While many view massage as a type of pampering or something you do at the spa, it’s much more. Athletes and weekend warriors rely on massage therapy to increase performance and rehabilitate injured muscles and tissues. Cancer patients utilize vibrational healing massage therapy (VHMT) for pain and grounding, and those recovering from illness choose lymphatic massage. Migraine sufferers use massage and cranial sacral work to mitigate chronic and acute pain. No matter your concern, there’s likely a type of massage that’s right for you. Read on to learn more.
1. Lymphatic Massage
Lymph is part of the body’s elimination system. Lymphatic massage is a superficial, light pressure technique that helps to get lymph moving and clear out waste. If you have a compromised immune system, are undergoing chemotherapy treatment, or have circulatory issues, lymphatic massage can be helpful in assisting your body’s natural elimination system.
2. Deep Tissue Massage
For tight muscles and knots. Gets into the muscle fibers to loosen tension, increase circulation, performance and posture. Medium to very deep pressure. Athletes and those in touch with their bodies generally prefer this technique. This technique is also known as therapeutic massage in that it can restore muscle tissue to its correct ‘resting length’ and allow for the muscle to perform optimally again.
Shawn Del Gado is a graduate of National Holistic Institute where she first completed the 800-hour Massage Therapy Program.
She has worked in massage studios and clinical offices working with patients in both rehabilitative situations and for improving athletic performance. More about Shawn…
3. Swedish Massage
Mostly known for relaxation. A flowing massage using various long circular strokes to loosen tissues and reintegrate the body. Usually more light pressure though can be firm pressure as well. This is a technique classically used in spas and is perfect for anyone sensitive to pressure. This is also an excellent technique for relieving stress and tension, both physical and emotional.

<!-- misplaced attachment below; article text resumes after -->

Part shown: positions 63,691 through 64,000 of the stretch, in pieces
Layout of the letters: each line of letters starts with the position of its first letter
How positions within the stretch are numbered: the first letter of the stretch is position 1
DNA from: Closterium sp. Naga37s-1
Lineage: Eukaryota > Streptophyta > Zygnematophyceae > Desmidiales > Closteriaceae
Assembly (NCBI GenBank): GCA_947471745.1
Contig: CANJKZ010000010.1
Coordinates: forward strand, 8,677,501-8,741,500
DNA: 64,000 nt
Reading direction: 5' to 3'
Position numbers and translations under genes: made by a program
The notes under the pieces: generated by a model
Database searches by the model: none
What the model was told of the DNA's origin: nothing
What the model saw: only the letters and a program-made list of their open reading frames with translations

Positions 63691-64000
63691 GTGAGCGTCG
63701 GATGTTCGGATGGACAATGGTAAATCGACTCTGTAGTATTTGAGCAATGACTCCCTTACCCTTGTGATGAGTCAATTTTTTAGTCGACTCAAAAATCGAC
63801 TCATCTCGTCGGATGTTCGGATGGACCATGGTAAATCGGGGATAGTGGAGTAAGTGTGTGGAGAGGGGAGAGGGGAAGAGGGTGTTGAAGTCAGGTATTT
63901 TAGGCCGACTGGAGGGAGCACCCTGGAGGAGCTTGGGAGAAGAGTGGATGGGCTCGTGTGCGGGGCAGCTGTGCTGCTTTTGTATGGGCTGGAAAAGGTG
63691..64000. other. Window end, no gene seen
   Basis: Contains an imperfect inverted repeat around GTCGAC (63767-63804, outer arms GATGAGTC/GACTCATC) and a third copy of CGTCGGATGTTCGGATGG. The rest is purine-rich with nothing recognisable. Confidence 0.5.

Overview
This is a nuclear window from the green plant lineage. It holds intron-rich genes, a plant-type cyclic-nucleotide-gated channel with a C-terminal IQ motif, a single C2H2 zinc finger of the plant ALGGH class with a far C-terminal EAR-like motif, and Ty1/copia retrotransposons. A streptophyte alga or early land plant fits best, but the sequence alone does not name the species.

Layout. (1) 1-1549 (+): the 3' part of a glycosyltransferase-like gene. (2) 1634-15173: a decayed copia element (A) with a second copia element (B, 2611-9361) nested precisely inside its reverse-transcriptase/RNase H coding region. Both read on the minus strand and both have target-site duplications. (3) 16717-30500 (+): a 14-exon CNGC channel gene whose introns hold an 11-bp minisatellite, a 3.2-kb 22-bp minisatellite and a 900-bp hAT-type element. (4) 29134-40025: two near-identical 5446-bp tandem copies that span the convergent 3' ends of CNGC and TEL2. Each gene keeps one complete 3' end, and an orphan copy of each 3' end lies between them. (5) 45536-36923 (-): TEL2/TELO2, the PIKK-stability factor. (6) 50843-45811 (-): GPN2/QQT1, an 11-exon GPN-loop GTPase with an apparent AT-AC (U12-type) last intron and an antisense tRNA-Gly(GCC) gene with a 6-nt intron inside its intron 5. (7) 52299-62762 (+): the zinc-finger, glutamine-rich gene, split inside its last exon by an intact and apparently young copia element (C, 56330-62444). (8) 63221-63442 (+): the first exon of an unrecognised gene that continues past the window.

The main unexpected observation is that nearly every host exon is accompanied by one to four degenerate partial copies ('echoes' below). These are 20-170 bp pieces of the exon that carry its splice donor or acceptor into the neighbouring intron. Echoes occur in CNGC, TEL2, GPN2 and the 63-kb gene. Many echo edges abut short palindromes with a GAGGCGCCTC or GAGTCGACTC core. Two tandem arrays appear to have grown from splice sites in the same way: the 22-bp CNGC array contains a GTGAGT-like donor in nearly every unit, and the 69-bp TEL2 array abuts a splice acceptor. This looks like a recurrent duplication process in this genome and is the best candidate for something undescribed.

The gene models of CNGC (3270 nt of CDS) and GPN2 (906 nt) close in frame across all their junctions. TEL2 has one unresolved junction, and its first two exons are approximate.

The bottom of the feet and hands can be seen as a map of the body. Reflexology works the parts of the feet or hands that correlate with an internal organ or area of the body. Works well if a body part is too sore to touch. Example: frozen shoulder or recent injury. Also works well at balancing upper and lower parts of the body or left and right sides of the body.
Karen is a graduate of The World School of Massage and Advanced Healing Arts, San Francisco, with over 1,000 hours and a Master Bodyworker Certification.
Some of Karen’s favorite techniques are Vibrational Healing Massage Therapy, Myofascial Release and Swedish Massage.
5. Cranial Sacral Therapy
Works well to help relieve headaches, head and ear congestion, muddled thinking, jaw problems, dizziness, balance problems and chronic tension. Cranial sacral therapy, also known as craniosacral therapy, works to connect the whole being. Generally it is very relaxing. It is a slow, gentle process. Because the technique can be subtle, patients sometimes think ‘nothing is happening’ but this isn’t the case. Because this technique works to restore the health flow of cerebrospinal fluid, it generates a deep sense of balance and relaxation.
6. Myofascial Release
Works to untangle the muscle and fascia fibers. Think of a delicate chain that gets tangled when moved about wrong. Myofascial Release follows the body’s tissues to unwind and untangle the fibers. Work can be deep or on the lighter side. Great for tightness, spasms, knots, and for when you just can’t move correctly..
BONUS- Vibrational Healing Massage Therapy
For connecting the whole being, pain, increased athletic performance, trauma, injury, illness, when something just feels off. Think of this technique as a combination of physical work and energy work. VHMT gently gets into the tissues, increasing circulation and easing emotions. Pressure can be gentle to deep.